A rare outside trip

You only need to read the internet news sites to see that there is an element of hostility towards people on bikes at the moment. One of the Lincolnshire road deaths last week was an elderly cyclist less than a mile from my home. Somehow that has been spun in the media as stressed drivers struggling to drive and hitting pedestrians and cyclists, as if its not their fault.

I don’t want a war with motorists.

I read some of the more militant cycling websites with real despair that these keyboard warriors represent a group and transport type.

We are all just trying to make our way through this and get out the other end alive.

I even read forums where some cyclists were criticising “new” or “lapsed” riders returning to the road for not riding as they would like them to.

It makes “Cyclists” as a group look hostile, unfriendly and unwilling to compromise and play their part in a joined up transport structure.

A truck driver was interviewed about the local deaths in my county and said that he felt some cyclists were so self involved (paraphrasing) with a few willing to pull over if it was difficult for him to pass.

Of course the comments were all about why cyclists should have to pull over etc. etc.

Whilst I am by no means perfect or the best road companion all of the time I’d like to think that on a narrow road or track (and there are plenty of those in the fens) if a fast moving vehicle is approaching I would look to let it pass when its safe by slowing and pulling to the side or pulling over where possible.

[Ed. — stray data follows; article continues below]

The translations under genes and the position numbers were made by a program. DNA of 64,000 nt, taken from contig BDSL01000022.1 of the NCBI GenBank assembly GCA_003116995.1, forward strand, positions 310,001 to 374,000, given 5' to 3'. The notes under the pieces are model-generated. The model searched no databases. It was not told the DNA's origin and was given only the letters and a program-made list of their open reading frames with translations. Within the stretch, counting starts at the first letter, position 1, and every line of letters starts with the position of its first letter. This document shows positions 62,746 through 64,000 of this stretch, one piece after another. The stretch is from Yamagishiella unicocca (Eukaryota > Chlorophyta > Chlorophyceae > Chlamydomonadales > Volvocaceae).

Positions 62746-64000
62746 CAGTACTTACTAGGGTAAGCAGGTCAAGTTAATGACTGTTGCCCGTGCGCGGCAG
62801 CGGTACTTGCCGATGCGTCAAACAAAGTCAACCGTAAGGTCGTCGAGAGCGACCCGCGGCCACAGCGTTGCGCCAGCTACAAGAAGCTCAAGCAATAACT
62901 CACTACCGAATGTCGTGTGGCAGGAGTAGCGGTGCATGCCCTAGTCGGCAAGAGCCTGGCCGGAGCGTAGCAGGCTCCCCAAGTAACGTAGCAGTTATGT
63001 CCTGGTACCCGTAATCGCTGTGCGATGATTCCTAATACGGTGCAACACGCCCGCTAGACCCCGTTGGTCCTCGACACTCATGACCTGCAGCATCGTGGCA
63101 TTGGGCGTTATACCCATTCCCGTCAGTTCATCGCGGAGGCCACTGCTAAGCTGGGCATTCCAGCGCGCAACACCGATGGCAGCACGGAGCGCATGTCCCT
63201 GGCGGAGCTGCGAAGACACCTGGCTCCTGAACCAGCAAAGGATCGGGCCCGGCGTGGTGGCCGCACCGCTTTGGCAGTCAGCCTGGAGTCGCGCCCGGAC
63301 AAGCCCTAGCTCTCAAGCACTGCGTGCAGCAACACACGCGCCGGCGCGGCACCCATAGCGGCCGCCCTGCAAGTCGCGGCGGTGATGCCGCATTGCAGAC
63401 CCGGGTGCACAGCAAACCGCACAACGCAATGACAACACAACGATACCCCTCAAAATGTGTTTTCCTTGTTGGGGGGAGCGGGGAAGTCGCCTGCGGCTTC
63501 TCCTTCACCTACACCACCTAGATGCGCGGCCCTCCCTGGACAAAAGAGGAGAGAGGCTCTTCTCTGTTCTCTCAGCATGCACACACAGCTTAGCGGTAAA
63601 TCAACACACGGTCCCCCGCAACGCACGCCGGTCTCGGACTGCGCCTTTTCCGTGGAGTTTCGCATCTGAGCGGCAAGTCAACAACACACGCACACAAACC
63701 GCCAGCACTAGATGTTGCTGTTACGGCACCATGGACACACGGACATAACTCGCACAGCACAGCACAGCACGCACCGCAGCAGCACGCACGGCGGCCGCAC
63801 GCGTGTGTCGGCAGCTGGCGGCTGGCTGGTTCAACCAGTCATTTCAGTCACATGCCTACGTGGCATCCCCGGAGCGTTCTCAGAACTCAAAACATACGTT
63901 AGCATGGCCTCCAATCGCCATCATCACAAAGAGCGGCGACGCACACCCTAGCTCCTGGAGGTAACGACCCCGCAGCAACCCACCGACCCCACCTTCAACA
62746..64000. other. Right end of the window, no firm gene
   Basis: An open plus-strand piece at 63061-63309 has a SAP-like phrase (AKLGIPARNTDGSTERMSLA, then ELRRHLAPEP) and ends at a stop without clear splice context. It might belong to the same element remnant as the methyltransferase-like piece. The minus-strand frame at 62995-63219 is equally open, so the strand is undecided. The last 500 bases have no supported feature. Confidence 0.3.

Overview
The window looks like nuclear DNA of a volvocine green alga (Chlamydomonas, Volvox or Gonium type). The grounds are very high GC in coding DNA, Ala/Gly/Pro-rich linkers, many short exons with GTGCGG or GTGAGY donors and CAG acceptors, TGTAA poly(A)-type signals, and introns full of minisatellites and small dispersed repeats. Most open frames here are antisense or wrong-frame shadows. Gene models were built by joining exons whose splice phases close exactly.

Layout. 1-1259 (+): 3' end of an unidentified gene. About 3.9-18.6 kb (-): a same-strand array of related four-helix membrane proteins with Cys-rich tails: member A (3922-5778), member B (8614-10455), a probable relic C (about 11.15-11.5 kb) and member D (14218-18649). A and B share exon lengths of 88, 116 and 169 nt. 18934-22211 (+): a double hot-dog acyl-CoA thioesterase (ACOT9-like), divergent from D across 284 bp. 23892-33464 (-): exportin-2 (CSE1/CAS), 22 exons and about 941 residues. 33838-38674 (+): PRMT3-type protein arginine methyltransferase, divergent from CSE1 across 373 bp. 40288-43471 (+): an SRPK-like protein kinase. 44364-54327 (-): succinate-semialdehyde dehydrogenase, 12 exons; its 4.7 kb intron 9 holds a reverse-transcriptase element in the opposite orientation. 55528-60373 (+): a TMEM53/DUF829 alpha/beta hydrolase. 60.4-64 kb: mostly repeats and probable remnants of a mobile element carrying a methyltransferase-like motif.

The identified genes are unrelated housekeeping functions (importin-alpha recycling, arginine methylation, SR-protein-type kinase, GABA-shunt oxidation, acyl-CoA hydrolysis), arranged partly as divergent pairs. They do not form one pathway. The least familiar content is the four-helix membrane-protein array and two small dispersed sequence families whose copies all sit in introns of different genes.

I might get a wave of thanks, I might not. However rather than inconveniencing their journey for minutes and making them angry, I have slowed us both down for seconds before we can carry on our days. It might make their decision at the next roundabout more cyclist friendly should that arise.

Food for thought.

Lockdown week 1 so far

I have long since stopped wondering about what the cycling season 2020 will hold for me and for the pro sport in general.

It’s about keeping fit and motivated in my garage and on the patio on the turbo trainer. Of course, there is still the option to ride outdoors in the UK but so far I have not felt like that would be the best course of action for me personally and have chosen to stay home.

Everyone is counting the cost of risk to health and lost jobs so cycling as a sport can be put into perspective. I have started to miss the sport and am sure that when it does return I will appreciate the racing and the scenery shown on TV even more.

Like many I am looking retrospectively at races from yesteryear using the gift of Youtube.

A lot of websites are doing reviews of old races and that might be something I pursue going forward.

If you are asking here is my favourite race of all time…

2015 Gent Wevelgem

So, enjoy and stay safe.